Here is a common question we ask ourselves and one another all the time:
Is it better to focus on improving our weaknesses or building on our strengths?
For many of us, the natural answer is that by focusing on our weaknesses, we might turn them into strengths. Our strengths are already things we are good at, so what use is it focusing solely on those?
But new research in a wide variety of different fields suggest that this common sense answer is wrong. It suggests that you will get more value out of focusing on your strengths in the long run.
Why is that?
- For most people, strengths are also things we are most interested in, meaning we have an intrinsic motivation to improve. We’re more likely to stick with exercises targeting those things we’re interested in versus things we are not.
- Your strengths are what set you apart. Improving them, will help further establish you in your field and make you more valuable, whereas working on your weaknesses might just bring you up from below average to average.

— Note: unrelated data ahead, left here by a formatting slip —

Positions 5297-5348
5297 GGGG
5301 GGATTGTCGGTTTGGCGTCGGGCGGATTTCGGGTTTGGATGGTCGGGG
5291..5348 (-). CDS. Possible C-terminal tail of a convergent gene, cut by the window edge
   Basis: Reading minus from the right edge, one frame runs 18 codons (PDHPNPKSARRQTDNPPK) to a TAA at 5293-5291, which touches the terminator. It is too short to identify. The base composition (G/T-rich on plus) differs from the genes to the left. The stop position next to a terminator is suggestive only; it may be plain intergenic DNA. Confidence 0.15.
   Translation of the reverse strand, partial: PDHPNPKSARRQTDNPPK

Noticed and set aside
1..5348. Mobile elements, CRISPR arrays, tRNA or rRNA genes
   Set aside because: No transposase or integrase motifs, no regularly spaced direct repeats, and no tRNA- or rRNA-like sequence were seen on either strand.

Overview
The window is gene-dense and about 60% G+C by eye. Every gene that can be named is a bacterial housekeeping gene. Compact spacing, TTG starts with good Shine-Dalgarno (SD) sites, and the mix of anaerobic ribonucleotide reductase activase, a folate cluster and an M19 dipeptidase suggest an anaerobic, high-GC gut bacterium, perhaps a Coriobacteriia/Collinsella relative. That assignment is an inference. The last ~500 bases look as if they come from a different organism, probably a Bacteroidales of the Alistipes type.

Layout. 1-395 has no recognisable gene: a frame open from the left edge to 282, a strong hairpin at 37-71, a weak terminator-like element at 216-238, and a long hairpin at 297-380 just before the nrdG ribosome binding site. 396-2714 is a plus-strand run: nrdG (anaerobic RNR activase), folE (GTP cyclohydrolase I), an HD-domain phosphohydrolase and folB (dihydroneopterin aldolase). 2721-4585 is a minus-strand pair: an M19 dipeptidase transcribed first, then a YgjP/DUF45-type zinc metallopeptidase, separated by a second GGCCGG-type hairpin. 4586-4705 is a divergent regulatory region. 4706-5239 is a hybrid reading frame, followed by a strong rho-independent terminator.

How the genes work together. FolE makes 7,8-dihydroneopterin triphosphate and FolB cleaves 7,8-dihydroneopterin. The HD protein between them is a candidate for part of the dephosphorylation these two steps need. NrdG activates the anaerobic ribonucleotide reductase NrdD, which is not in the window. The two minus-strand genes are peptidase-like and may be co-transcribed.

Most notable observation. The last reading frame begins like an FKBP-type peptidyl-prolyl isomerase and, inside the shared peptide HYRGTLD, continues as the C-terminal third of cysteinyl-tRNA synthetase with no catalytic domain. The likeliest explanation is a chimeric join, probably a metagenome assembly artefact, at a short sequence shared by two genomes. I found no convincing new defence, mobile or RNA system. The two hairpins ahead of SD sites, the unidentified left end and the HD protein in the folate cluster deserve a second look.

- Despite popular desire, no one can be truly good at everything. The best of us are good at a few specific things.
- Focusing on weaknesses stress us out, while focusing on strengths makes us feel prouder/happier.
All of this is not to say that you should completely ignore your weaknesses. Especially if you have major gaps in your skills or abilities that hinder your job performance. You should absolutely work to fix those. But what this does it mean is that you will get more value out of focusing on your strengths in the long run.